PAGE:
How to fight Covid-19 while scientists wait for answers on Omicron
The bad news is that while many of these health systems are holding their own right now, they are hanging by a rope and facing lingering headwinds from an unequal and unbalanced global pandemic response. full. Covid-19 vaccines are arriving in Africa at a faster rate than antiretroviral treatments during the AIDS crisis in the early 2000s, but according to experts at Campaign ONE, an organization that seeks to eradicate poverty and preventable disease by 2023, in current progress rate, low-income countries may not achieve Covid-19 vaccination levels consistent with other high-income countries for another decade. Not only is this morally disgusting, but it prolongs the fight against other diseases like AIDS.
Fortunately, the next few months are ripe for the world to help contain Covid-19 and get the AIDS fight back on track. In the first quarter of 2022, the United States will play server to an important summit of world leaders revolving around fighting the pandemic. And earlier this month, the Biden administration announced that the Global Fund will host its upcoming additional conference in the United States next year. By hosting the conference, the United States is sending a clear signal of its commitment to ending the pandemic, but other rich countries and the private sector must step up the fight and commit more resources.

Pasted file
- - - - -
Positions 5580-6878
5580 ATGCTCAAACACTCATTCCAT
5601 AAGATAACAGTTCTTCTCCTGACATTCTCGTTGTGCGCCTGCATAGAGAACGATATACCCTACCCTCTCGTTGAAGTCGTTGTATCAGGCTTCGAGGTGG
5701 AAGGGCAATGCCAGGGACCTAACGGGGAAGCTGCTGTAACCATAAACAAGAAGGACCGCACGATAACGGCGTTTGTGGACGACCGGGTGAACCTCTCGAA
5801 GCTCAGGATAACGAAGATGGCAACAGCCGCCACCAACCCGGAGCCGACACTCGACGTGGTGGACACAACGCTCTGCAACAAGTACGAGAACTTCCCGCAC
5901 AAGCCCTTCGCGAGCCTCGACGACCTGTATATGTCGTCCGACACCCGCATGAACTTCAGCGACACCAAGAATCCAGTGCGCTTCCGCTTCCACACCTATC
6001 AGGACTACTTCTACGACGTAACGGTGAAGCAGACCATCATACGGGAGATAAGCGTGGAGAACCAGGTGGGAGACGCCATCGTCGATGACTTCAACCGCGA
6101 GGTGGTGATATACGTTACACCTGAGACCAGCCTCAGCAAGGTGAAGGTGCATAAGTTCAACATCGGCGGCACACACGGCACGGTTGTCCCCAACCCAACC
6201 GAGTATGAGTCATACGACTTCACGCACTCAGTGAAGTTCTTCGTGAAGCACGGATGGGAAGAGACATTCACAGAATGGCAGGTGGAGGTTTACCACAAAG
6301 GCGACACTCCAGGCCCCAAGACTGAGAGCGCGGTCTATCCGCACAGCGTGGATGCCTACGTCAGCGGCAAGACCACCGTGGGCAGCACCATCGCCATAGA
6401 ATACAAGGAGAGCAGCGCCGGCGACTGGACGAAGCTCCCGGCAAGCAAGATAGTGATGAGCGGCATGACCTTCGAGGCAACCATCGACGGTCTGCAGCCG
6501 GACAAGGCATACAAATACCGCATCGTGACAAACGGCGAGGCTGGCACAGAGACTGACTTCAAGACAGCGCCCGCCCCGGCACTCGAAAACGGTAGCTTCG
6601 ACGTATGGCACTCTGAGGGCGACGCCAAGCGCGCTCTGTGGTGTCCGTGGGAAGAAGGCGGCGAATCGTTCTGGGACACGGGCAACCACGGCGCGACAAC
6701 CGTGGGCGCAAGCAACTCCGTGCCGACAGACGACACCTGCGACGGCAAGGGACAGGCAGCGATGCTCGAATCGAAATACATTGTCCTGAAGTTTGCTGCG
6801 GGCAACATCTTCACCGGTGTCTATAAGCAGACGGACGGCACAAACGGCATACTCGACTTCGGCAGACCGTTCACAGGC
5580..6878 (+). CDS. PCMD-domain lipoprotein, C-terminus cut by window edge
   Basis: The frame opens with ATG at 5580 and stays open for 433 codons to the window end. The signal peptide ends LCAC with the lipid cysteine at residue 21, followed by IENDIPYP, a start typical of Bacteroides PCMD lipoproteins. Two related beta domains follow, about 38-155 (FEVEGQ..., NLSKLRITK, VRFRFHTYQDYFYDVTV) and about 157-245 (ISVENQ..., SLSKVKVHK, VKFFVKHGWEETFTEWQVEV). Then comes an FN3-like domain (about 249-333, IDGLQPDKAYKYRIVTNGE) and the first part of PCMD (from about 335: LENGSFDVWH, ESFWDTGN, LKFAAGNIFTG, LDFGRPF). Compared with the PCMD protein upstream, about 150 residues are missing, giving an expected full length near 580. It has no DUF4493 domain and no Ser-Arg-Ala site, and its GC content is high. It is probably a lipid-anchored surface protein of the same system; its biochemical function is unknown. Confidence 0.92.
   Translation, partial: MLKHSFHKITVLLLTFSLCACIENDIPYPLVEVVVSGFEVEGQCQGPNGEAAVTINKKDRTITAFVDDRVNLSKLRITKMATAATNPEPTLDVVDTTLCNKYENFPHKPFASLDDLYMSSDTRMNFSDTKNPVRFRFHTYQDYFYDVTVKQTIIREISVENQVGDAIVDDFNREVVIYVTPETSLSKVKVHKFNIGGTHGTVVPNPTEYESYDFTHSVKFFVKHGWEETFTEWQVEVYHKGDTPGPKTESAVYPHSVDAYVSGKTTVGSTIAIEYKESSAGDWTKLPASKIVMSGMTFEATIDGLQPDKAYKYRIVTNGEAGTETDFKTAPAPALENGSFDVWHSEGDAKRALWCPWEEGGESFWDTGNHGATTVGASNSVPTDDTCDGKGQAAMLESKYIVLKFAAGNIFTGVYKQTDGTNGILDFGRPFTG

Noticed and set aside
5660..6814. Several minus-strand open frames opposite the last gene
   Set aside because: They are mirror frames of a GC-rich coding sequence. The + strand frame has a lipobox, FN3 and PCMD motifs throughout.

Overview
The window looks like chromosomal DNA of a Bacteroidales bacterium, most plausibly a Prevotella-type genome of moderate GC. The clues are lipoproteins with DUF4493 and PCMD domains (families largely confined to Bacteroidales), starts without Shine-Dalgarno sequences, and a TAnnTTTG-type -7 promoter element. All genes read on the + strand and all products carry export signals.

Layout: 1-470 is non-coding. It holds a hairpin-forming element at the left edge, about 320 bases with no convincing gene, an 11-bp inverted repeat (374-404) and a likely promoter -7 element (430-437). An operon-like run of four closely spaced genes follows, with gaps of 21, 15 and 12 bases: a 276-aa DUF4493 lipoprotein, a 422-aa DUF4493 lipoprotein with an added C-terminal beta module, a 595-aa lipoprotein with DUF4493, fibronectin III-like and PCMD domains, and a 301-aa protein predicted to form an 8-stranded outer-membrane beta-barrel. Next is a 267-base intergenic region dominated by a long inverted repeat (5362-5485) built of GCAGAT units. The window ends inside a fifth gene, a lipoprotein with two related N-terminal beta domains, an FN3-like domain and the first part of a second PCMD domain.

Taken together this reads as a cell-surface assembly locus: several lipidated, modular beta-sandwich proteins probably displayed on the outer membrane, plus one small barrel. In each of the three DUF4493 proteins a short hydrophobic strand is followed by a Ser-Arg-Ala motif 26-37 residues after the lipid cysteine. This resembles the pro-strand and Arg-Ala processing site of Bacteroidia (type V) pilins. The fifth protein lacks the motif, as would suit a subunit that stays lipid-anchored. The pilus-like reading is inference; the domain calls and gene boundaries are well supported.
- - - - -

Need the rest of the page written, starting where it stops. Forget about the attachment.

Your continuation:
We all have a role to play in ending global health crises from AIDS to Covid-19, and it’s now easier for ordinary Americans to support robust global health systems than ever before. end. Companies are often financial competitors work together to allow customers to use their rewards points to fight Covid-19 and save lives. Brands are collaborating to create their products Red – color of emergency – to help raise awareness and pledge money to fight AIDS and Covid-19. And the game industry is Fundraising to provide lifesaving relief where it is most needed.

One of the biggest lessons of the AIDS crisis is political leadership and global solidarity. In the early days of the fight against AIDS, political leadership was conspicuously absent, with many heads of state for years refusing to acknowledge the existence of the deadly virus. Only after the general public and world leaders began demanding action did we slowly put HIV on the protection list. While political leadership has emerged more on Covid-19, until world leaders and the private sector respond to the demands of this crisis, more variations, like Omicron , will appear and more lives will be lost.

Nearly four decades into the fight against AIDS, our challenge is to ensure that all HIV-positive people have full access to treatment. That won’t happen until everyone, everywhere has full access to a Covid-19 vaccine.